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Sian Proctor still talks about that time her dream of going to space seemed this close, squeezing her index finger close to her thumb for effect.
The year was 2009, and out of 3,500 applicants, Proctor made the cut to become a finalist in the NASA astronaut-selection process. Then she waited for the phone call, the one that would relay the final yes-or-no decision on whether she would be one of the nine selected.
“And you get that call, and it’s ‘no,’ and you’re like, ‘Awww,’” Proctor recalls, the disappointment still registering in her voice. “You know, you just feel it slip through your fingers.”
Skip ahead a dozen years, and Proctor gets another call, about another opportunity she was pursuing.
This time the answer is yes — she’ll get to go to space, after all. Not with NASA, but with Inspiration4, the world’s first all-civilian space mission, as it raises money and awareness for St. Jude Children’s Research Hospital.
At the same time, the mission is showing the world what inclusive space travel can look like, a cosmic demonstration that aligns with Proctor’s personal passion for equitable representation in space travel.
Proctor, not surprisingly, is ecstatic to have gotten what she calls the “golden ticket.”
“It’s everything I feel like I’ve been working for or towards my entire life,” said the woman who’s built a career as a scientist, explorer, artist, author, speaker and even television personality.
As a member of the four-person crew, Proctor, 51, joins Jared Isaacman, the 38-year-old founder and CEO of Shift4 Payments who will command the flight, Hayley Arceneaux, 29, who survived childhood cancer at St. Jude and now works there as a physician assistant, and Christopher Sembroski, 41, an Air Force veteran who works in the aerospace industry.
Just as she had done for NASA, Proctor competed fiercely to join the crew on Inspiration4. With her trademark energy and enthusiasm, she produced an entry that was selected from among some 100 submitted in an online business competition to win the seat representing the mission pillar of Prosperity.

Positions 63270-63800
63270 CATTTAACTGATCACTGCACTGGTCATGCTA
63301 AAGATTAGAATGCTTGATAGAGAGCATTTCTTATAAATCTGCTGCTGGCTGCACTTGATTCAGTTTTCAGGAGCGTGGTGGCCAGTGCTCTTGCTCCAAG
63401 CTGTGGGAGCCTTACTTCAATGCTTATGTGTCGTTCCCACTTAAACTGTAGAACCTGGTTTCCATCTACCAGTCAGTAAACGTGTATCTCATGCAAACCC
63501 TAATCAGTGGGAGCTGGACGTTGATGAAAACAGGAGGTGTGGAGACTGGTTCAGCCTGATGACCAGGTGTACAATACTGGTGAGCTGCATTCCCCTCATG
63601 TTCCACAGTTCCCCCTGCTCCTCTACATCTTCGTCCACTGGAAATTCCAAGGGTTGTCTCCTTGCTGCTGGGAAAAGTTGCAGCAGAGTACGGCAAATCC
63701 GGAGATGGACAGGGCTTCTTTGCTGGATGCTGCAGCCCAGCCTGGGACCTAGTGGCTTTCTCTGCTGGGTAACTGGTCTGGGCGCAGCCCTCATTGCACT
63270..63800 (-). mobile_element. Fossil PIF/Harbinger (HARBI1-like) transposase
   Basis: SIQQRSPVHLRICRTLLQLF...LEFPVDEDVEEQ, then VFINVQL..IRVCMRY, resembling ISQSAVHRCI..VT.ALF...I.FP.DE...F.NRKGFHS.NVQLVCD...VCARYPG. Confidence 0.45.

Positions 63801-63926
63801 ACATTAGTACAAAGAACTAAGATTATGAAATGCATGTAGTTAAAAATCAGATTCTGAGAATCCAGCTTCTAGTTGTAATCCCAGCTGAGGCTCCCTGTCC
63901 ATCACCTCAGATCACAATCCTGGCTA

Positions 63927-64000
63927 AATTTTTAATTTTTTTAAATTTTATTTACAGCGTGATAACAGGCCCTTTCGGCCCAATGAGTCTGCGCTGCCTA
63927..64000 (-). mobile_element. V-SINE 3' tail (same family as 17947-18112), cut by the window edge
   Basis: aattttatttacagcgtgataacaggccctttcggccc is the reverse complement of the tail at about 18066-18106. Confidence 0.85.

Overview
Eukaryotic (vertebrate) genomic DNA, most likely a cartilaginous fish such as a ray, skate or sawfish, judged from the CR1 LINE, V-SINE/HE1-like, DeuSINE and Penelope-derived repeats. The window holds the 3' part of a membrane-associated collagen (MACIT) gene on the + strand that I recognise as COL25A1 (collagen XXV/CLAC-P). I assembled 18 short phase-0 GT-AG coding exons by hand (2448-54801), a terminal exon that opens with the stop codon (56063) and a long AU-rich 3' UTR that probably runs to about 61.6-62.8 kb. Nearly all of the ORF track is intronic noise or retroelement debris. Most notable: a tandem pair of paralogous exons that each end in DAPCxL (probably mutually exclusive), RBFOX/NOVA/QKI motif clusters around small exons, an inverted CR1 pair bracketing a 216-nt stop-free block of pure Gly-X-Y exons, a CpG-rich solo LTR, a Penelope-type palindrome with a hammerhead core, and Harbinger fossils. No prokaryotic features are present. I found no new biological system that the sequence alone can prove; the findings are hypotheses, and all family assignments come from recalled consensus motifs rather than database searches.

Proctor has no personal ties to St. Jude, although she had known of the research hospital through its fundraising appeals on TV.
“When I learned about the contest and that not only was this to go to space, but it was to raise money for such an amazing cause, that just makes it that much more special. And I'm so glad to be a part of this.”
If the mission of St. Jude resonates strongly with Proctor, it’s in no small part because her father died of cancer when she was 19. While he was sick and couldn’t work, she worried about how the family would pay bills. The whole ordeal was “literally devastating,” she said.
“I can't even imagine what it would be like for a parent to experience that.”
Destined for space
That burden is lifted for families at St. Jude, who never receive a bill from St. Jude for treatment, housing, travel or food.
It could be said that space was Proctor’s destiny from the very beginning.
She was born on Guam, the U.S. island territory in the Western Pacific where her scientist father worked in a station that tracked flights for NASA’s Apollo space program. Her dad even kept an autograph from Apollo 11 astronaut Neil Armstrong on his office wall.
With that background, it was perhaps inevitable that Proctor would be exploring even as a child. Her parents encouraged her to play in the woods and build forts and investigate nature.
She grew up to become a geoscientist, spending more than two decades as a professor teaching geology, sustainability and planetary science at a community college in Arizona. After her near-miss attempt to join NASA, she became an analog astronaut, taking part in simulated missions to the moon and Mars. From her studies of food strategies for astronauts on long-term missions, she authored a cookbook called Meals for Mars.
Proctor would go on to appear in a number of educational and scientific TV shows on networks like the Discovery Channel and PBS. She also found time to begin producing art related to space.
Space exploration may be her personal passion, but Proctor is quick to point out its potential benefits to all of humanity.
“As we push the boundaries of what humans are capable to do in this extreme, hostile environment, it makes us more efficient, because space is all about efficiency in energy, in water, in food and all of the systems, because if you're not efficient, then you can die in space.”
She speaks a lot about JEDI, but not the kind in Star Wars. For her, an African-American woman, it’s an acronym referring to a goal of a Just, Equitable, Diverse and Inclusive strategy for human space flight.
“So this is the message of how we are writing the narrative of human spaceflight right now, as we go to the moon, and we go on to Mars, and what do we want that to look like.
“How do we make space really for everyone — you know, bring all of humanity along? And the Inspiration4 mission is the perfect example of this.”